“It’s a beautiful thing when a career and a passion come together” …
I read this quote most mornings when I am in the back of Varty Camp. I am not sure who put the quote up but I find it perfectly fitting for the Londolozi family who live out here in the wilderness.
For me photography often reflects the passion I have for the bush and for being a guide. By sharing photos, others are allowed a glimpse into that passion and can hopefully experience their own version of it. It is not an easy task to reflect the passion I have for my job in nature through a single image and as I have mentioned in a previous blog this has led to me finding it difficult to know when to capture the moment with my camera or when to put my lens down and just enjoy the moment. However, as I slowly build on my photography skills I find getting this balance right a daunting yet enjoyable task. I don’t think one can ever quite master that perfectly, but I hope you enjoy these moments when I had my lens up.
Enjoy this Week in Pictures…
A combination of great morning light and a recently filled mud wallow allowed me and James Tyrrell to play with reflection as two Mhangeni pride members drank.
Seeing the individualistic markings on a wild dog make them one of the most beautiful species we get to see. Rightfully, often known as the African painted wolf.
We stopped to admire the colourations of this Nyala bull. He is in the process of showing his full darker brown colouration, from the far more lighter brown which can still be seen on his forehead.
The intense stare of the Ottawa male. I thoroughly enjoy the floppiness of his mane at the top. An impressive male lion to say the least.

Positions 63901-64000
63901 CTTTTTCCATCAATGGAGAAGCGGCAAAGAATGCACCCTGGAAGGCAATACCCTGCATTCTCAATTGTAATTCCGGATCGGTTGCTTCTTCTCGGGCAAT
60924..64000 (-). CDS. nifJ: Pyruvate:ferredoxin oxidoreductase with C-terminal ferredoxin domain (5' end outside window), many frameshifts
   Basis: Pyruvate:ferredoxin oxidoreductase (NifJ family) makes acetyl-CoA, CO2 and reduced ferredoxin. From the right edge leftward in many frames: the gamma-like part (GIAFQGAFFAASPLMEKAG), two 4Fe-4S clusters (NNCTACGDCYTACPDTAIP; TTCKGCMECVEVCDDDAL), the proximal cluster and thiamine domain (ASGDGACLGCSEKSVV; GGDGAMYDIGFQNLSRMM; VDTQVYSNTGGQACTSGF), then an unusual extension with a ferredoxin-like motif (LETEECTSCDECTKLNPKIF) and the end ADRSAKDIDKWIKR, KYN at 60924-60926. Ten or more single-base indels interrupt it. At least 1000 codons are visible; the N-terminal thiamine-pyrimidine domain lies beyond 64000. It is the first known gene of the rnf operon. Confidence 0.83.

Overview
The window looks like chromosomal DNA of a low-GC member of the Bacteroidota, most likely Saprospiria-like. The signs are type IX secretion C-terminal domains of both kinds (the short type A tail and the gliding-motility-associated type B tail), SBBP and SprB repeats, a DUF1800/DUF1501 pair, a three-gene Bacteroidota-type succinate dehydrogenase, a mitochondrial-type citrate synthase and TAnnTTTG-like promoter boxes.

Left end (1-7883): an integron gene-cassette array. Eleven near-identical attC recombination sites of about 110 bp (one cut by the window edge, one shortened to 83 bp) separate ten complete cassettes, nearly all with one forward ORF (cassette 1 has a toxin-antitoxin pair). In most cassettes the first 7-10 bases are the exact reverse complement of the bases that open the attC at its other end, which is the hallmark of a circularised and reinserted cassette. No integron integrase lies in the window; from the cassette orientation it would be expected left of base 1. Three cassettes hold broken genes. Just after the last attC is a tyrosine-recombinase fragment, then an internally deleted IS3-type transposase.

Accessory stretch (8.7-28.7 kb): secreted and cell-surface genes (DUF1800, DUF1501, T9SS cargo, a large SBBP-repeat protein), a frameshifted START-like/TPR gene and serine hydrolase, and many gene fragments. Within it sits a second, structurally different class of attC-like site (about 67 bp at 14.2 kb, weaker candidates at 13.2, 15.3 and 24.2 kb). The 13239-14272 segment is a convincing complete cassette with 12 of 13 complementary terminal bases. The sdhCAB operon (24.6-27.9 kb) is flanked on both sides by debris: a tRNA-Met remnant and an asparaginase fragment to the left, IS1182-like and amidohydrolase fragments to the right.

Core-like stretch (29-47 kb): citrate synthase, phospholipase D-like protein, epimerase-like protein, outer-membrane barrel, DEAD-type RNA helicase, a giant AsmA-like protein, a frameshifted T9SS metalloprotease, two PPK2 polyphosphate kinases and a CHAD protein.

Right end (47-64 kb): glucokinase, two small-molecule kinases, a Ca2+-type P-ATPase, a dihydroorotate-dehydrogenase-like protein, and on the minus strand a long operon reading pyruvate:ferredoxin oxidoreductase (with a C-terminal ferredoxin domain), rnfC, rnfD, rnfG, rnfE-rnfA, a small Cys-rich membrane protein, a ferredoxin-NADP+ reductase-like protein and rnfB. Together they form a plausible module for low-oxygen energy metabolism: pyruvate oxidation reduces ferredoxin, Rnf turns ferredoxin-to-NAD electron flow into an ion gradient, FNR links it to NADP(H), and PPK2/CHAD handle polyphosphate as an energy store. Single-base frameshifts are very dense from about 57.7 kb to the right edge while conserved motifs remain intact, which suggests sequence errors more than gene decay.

A pair of Woodland kingfishers delivering their iconic call in the bush from November to April.
My first look at the Makomsava cub, as she stared intensely at hyenas in the distance. Both mother and cub were so relaxed. It was incredible to see the bond between them while grooming one another up in this Marula tree.
A rhino bull this size can carry up to 25 kilograms of mud as excess weight after mud wallowing. It is great to see the textures of the mud on their body, post mud wallowing.
With prominent black stripes, it was hard not to capture this zebra as he stared into the distance, scanning his surrounds before continuing to feed.
This leopard is fully stretched as he descends the tree. His landing wasn’t as elegant as the image suggests.
Two bulls tussle playfully; this is great practice for when having to compete against another bull for the rights to mate with females.
Always providing humour in a sighting, the Ximungwe young male sits in an extremely strange position whilst in the fork of a Marula tree.
The Ximungwe female waits patiently for the Senegal bush male to move off after being chased up a tree by him when she came too close to his kill.
Eggs and hatchlings make up a good portion of the Rock monitors’ diet. It’s likely that this individual clambered into the crevice of a Marula, where birds often nest, in search of an easy meal.
With good amounts of rain, elephant viewing has been at an all time high.
Not afraid to get dirty, a lion cub dips its chin into the mud as it drinks from a shallow pan. The early morning golden light provided a beautiful contrast to the dark black cotton soil. I love how it looks like the cub is looking at its reflection in the water.
This newly born elephant calf battled to even walk while following its mother, stealing the hearts of everyone on the vehicle.
A young hyena feeds on the stomach content of a fallen kill at the base of a tree, while providing an eerie shadow in the background.
Having lions flop down in the shade of your vehicle, literally within arms reach, provides you with the opportunity to view every detail on their body. To stare into this cub’s eyes from so close was a special moment and I was able to only just capture it, even though I had zoomed out fully. Usually I aim to capture more of the animal but I was limited here purely by how close the pride was. Not a bad problem to have I guess.